Welcome to the MISCOMAR project!

Our project: Miscanthus biomass options for contaminated and marginal land: quality, quantity and soil interactions - MISCOMAR is a joint initiative of an international consortium under the flag of FACCE SURPLUS (Sustainable and Resilient agriculture for food and non-food systems) ERA-Net Cofund, formed in collaboration between the European Commission and a partnership of 15 countries in the frame of the Joint Programming Initiative on Agriculture, Food Security and Climate Change (FACCE-JPI).

The primary objective of MISCOMAR is to develop techniques for biomass production on marginal land in Europe by

  • improving the understanding of land suitability for Miscanthus cultivation in general and especially on marginal land, and
  • developing concepts for sustainable integration of Miscanthus on farm and landscape levels.

MISCOMAR concepts

The project will consider both: the impact of the crop on soil health and condition, and the impact of these soil parameters on the crop itself and on potential end uses in relation to crop quality.


Bioenergy is a key element of the EU renewable energy strategy and exists at the interface of policies on agriculture/land use and energy generation. Currently the majority of biofuels are produced from food crops grown on agricultural land, whereas the majority of solid biomass used for heat and power is woody and comes from forests. The European Commission is proposing significant changes to the current approach due to sustainability issues. In order to avoid tension between food and fuel production, energy crops should be grown on medium or low quality agricultural land wherever possible. Here the potential of the agriculturally marginal land will be explored.

What challenges MISCOMAR addresses?

What is marginal land ?

Land may be considered agriculturally marginal for a wide range of reasons including low grade soils, unfavourable climatic conditions or soil contamination. For these reasons marginal lands are typically characterized by low productivity and reduced economic return or by severe limitations for agricultural use.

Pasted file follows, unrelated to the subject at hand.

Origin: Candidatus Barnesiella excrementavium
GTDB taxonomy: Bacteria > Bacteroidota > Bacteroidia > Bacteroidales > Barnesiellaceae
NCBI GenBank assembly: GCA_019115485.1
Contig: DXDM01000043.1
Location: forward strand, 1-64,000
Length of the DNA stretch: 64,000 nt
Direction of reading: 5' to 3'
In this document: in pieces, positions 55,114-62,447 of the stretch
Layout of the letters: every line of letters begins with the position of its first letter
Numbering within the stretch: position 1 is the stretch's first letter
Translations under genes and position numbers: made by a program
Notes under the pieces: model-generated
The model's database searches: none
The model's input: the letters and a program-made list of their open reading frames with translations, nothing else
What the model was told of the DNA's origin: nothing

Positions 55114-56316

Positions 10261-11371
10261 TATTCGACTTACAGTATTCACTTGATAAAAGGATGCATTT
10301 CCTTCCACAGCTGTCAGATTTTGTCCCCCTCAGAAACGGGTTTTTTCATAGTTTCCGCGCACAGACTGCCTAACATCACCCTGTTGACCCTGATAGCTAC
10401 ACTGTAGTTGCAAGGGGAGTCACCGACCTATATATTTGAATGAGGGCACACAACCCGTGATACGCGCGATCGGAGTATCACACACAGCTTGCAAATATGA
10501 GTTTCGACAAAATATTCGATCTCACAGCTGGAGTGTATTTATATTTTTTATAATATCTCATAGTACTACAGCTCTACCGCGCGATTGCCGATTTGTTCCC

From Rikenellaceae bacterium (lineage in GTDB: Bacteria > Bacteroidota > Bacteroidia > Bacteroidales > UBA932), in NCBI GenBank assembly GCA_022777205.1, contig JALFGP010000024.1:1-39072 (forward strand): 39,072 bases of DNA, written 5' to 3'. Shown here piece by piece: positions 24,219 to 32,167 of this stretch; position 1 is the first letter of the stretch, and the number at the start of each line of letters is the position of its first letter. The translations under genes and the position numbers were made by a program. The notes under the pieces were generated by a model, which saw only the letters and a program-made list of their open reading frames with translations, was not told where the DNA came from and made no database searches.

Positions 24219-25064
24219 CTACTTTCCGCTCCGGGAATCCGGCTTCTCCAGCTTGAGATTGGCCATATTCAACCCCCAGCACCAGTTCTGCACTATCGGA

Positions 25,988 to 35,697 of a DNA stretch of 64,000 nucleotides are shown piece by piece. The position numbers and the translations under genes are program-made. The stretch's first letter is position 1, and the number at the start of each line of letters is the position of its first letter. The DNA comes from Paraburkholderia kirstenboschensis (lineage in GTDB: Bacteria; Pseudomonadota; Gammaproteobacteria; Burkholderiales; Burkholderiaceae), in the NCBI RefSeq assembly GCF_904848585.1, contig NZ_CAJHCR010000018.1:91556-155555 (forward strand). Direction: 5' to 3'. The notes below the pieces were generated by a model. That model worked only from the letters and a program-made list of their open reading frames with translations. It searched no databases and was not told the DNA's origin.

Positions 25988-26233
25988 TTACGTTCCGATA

One of the current challenges in biofuels production is finding a proper balance between satisfying a constantly increasing demand with the way in which they are produced. In many cases biofuels originate from food crops grown on agricultural land. Also the majority of solid biomass used for heat and power is woody and comes from forests. It is somehow contradictory to the principles of sustainable development, being a source of tension between food and fuel production. Therefore, new approaches are needed which would ensure sufficient production capacity of biofuels without compromising food crops production. The overall tendency is to grow energy crops on medium or low quality agricultural land wherever possible rather than on clean, good quality soils that should be used exclusively for food production.

Our work focusses particularly on Miscanthus as a second generation, ligno-cellulosic biomass energy crop. Second-generation bioenergy crops provide an attractive option for avoiding land competition between first generation crops (e.g. corn or sugarcane) and food production. MISCOMAR has an ambition to contribute to unlocking this potential.

Where is innovation in MISCOMAR?

The innovative character of this project is a holistic approach. It combines:

  • identification of suitable utilisation options of the crops, especially produced on contaminated land,
  • integration of Miscanthus cultivation into landscapes
  • and crop rotations.